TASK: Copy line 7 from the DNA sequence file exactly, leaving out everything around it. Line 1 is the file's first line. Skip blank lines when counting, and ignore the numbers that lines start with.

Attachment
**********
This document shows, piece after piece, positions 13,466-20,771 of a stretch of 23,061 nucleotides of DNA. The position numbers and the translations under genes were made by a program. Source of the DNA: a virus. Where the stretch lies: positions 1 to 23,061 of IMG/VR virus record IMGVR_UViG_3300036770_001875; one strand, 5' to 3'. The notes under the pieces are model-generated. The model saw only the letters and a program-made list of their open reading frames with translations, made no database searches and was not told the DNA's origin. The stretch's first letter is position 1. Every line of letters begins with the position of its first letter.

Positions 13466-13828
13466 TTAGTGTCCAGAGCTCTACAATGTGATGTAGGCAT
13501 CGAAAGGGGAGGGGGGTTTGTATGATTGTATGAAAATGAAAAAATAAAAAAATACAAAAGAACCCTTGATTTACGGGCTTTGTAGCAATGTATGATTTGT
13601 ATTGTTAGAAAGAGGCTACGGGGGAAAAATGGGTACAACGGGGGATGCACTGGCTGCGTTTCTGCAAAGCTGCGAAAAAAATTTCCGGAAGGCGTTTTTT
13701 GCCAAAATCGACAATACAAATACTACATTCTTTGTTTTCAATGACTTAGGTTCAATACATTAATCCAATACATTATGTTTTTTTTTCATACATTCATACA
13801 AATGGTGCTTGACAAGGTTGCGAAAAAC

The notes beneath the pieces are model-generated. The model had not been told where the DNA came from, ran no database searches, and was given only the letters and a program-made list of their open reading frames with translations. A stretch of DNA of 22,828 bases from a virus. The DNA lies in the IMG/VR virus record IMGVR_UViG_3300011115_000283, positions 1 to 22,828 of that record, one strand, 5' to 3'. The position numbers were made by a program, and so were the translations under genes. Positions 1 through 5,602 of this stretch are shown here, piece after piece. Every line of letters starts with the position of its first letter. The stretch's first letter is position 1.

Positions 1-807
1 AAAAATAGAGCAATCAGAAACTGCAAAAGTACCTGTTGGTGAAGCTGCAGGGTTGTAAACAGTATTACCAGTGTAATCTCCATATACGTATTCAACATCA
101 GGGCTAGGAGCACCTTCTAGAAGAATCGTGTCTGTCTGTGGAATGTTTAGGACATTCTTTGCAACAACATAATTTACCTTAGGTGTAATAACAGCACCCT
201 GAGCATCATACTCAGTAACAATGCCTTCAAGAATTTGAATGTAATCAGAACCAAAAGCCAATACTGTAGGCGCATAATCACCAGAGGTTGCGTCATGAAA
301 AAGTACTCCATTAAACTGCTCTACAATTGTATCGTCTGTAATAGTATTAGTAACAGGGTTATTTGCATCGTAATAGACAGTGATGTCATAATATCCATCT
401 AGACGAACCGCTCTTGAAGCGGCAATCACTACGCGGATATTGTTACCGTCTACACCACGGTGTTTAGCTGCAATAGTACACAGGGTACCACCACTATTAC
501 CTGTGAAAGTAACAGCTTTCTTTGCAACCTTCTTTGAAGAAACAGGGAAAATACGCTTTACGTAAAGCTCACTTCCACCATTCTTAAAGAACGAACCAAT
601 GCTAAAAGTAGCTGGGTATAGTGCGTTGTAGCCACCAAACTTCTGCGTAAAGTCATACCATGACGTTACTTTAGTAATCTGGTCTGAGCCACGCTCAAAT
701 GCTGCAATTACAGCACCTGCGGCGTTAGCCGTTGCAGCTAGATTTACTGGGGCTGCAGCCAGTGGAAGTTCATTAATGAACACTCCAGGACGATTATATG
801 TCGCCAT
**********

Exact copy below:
13801 AATGGTGCTTGACAAGGTTGCGAAAAAC